China Unsolved: The Man Who Knew Too Much - SupChina

China Unsolved: The Man Who Knew Too Much

China Unsolved is a SupChina weekly series profiling China’s most notorious unsolved mysteries.

Two old friends meet in a hotel. One of them disappears forever.

 

Images by Katie Morton

 

Tang Xuanxuan 汤宣悬 had known Lin Jinsong 林进松 since they were teenagers. The pair hung around together and later became drinking buddies. When Lin became a successful businessmen, it was natural that Tang would somehow end up getting involved. So there was nothing unusual when Lin called Tang around 10:30 on the night of April 10, 2011, asking him to come over to discuss “business.”

According to a 2015 post by somebody claiming to be Tang’s father, Kebin 克斌, Tang’s girlfriend and mother only became worried as the night wore on and called Tang, who reassured them he would be back soon. But when his mother rang back shortly after, Tang only replied “What?” and hung up.

When Tang failed to return by morning, his parents went to the hotel where the rendezvous had apparently taken place, an establishment which happened to be owned by Lin, by now a Chinese People’s Political Consultative Conference member for Tiandeng County 天等县 in Guangxi province. But although Tang’s car was still sitting in the hotel’s parking lot, none of the staff claimed to have any idea about his whereabouts. At this point, Tang’s father says he called Lin to ask what had happened — and was told his son “knew too much.”

Tang’s family went to local police, who prevaricated for several days before reluctantly agreeing to investigate. By now, Tang had been gone almost a week, but it would take another before the family was invited to examine the surveillance video from Lin’s hotel: Tang was taped arriving but the footage showed nothing after Tang entered the building, apparently due to “problems” with the indoor cameras (in a 2015 interview with the Southern Metropolis Daily, police said they’d employed “specialized technicians to check the hotel’s CCTV equipment but were unable to confirm if that night’s video had been artificially removed,” adding the department had spent “hundreds of thousands” on the research).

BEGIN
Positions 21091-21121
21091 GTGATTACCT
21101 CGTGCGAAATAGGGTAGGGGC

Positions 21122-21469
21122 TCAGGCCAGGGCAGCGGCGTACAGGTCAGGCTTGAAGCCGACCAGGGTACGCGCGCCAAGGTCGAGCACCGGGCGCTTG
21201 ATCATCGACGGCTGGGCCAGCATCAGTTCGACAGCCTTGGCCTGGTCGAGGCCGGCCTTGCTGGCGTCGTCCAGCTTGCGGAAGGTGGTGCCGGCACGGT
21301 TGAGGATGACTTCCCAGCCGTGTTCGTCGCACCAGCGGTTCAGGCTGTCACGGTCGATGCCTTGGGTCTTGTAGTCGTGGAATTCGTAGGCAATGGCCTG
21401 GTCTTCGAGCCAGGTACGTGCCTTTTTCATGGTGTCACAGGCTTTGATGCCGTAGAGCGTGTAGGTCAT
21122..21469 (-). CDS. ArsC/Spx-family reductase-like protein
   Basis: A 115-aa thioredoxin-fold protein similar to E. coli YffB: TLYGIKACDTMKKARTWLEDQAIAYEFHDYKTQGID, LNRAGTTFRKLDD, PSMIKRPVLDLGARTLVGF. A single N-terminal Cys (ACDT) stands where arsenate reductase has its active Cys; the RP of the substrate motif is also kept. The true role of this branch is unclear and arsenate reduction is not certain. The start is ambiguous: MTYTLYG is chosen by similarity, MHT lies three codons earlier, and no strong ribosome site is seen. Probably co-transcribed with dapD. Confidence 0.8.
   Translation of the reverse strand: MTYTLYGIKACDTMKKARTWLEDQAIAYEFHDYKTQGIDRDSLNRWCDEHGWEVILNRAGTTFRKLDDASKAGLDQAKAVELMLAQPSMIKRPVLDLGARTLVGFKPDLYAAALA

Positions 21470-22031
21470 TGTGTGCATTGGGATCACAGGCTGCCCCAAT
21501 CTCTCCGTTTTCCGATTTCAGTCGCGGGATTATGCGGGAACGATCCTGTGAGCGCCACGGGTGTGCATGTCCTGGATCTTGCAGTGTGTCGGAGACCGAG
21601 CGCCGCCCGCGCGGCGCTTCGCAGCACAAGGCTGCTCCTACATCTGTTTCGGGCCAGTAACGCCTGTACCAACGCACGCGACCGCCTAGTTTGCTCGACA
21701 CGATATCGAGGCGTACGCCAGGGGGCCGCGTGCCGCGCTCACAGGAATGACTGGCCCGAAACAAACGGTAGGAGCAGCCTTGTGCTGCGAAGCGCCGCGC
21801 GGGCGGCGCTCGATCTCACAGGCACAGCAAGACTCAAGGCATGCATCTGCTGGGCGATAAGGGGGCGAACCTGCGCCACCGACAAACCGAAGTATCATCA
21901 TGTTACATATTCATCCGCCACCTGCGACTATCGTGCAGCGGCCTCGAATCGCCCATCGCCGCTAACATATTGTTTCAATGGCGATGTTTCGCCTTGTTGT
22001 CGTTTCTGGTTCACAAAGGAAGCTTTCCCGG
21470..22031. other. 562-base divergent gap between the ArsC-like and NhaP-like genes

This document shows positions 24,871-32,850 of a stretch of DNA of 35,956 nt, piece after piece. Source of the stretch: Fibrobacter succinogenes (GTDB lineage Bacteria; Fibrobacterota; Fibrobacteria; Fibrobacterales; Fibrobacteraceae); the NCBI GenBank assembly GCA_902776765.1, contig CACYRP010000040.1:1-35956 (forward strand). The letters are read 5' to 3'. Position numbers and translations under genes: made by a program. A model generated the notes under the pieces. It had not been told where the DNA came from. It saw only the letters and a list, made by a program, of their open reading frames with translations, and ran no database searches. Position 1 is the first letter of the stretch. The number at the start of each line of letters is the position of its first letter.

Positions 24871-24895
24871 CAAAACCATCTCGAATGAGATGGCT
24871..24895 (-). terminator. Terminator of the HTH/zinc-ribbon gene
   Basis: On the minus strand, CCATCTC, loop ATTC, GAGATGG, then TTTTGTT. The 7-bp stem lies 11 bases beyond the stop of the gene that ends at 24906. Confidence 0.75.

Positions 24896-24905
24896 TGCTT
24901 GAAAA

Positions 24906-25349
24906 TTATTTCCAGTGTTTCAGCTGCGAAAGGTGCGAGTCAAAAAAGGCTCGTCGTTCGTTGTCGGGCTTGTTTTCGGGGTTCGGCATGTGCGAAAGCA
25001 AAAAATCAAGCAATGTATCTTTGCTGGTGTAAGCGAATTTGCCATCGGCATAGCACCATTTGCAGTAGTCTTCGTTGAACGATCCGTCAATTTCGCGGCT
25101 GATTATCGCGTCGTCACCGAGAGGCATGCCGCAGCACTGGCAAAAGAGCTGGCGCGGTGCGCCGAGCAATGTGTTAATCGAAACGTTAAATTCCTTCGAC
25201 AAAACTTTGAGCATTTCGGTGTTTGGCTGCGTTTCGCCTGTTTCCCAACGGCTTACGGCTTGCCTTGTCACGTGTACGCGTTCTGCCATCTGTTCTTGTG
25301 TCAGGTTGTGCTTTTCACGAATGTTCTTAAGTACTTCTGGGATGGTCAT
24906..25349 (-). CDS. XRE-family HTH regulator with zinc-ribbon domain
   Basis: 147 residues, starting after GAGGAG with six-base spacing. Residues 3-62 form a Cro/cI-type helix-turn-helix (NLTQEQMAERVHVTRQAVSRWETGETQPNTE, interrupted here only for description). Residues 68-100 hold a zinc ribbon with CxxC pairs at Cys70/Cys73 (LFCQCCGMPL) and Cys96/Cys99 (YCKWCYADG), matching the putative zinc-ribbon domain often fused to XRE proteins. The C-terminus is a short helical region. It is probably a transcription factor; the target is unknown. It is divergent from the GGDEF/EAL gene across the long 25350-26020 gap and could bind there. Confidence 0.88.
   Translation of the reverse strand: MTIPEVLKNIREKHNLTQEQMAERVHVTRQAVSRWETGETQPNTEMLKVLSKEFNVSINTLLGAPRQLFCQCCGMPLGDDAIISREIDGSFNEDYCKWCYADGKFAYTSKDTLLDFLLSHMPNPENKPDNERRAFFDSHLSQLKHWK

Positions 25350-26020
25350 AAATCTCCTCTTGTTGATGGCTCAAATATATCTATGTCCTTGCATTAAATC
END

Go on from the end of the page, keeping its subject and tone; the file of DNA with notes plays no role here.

Tang Kebin claims one policeman, Xu Shengwu 许胜武, advised the family that their son wasn’t alive but offered no proof of how he knew. Tang’s parents firmly believe that Lin was behind the disappearance of both their son and the CCTV footage, and argue he was been killed because he had “knowledge over Lin’s secrets.” Kebin has continued to petition authorities, who have claimed that his son’s case is “too complicated.”

For his part, Lin has admitted to making an appointment with Tang but claims they never actually met that night. He also denied having anything to with Tang’s disappearance, but mentioned that his former friend had a history of drug use, had been detained at least once by police, and needed to borrow money. Tang and Lin’s comparative social standings raise serious questions about how Guangxi police conducted their investigation, though.

Police insist that, despite devoting hundreds of hours to it, the case has failed to make significant progress due to lack of evidence, though it remains under review. While the family’s relations with public security officials remain strained, Tang’s father maintains that the mystery will never be solved because of Lin’s political connections, and has pleaded for online assistance to help to solve the case.

Archive | Previously: Who poisoned Zhu Ling?

Robert Foyle Hunwick

Robert Foyle Hunwick is a writer and media consultant in Beijing. His forthcoming book about vice and crime in modern China will be published by I.B. Tauris.

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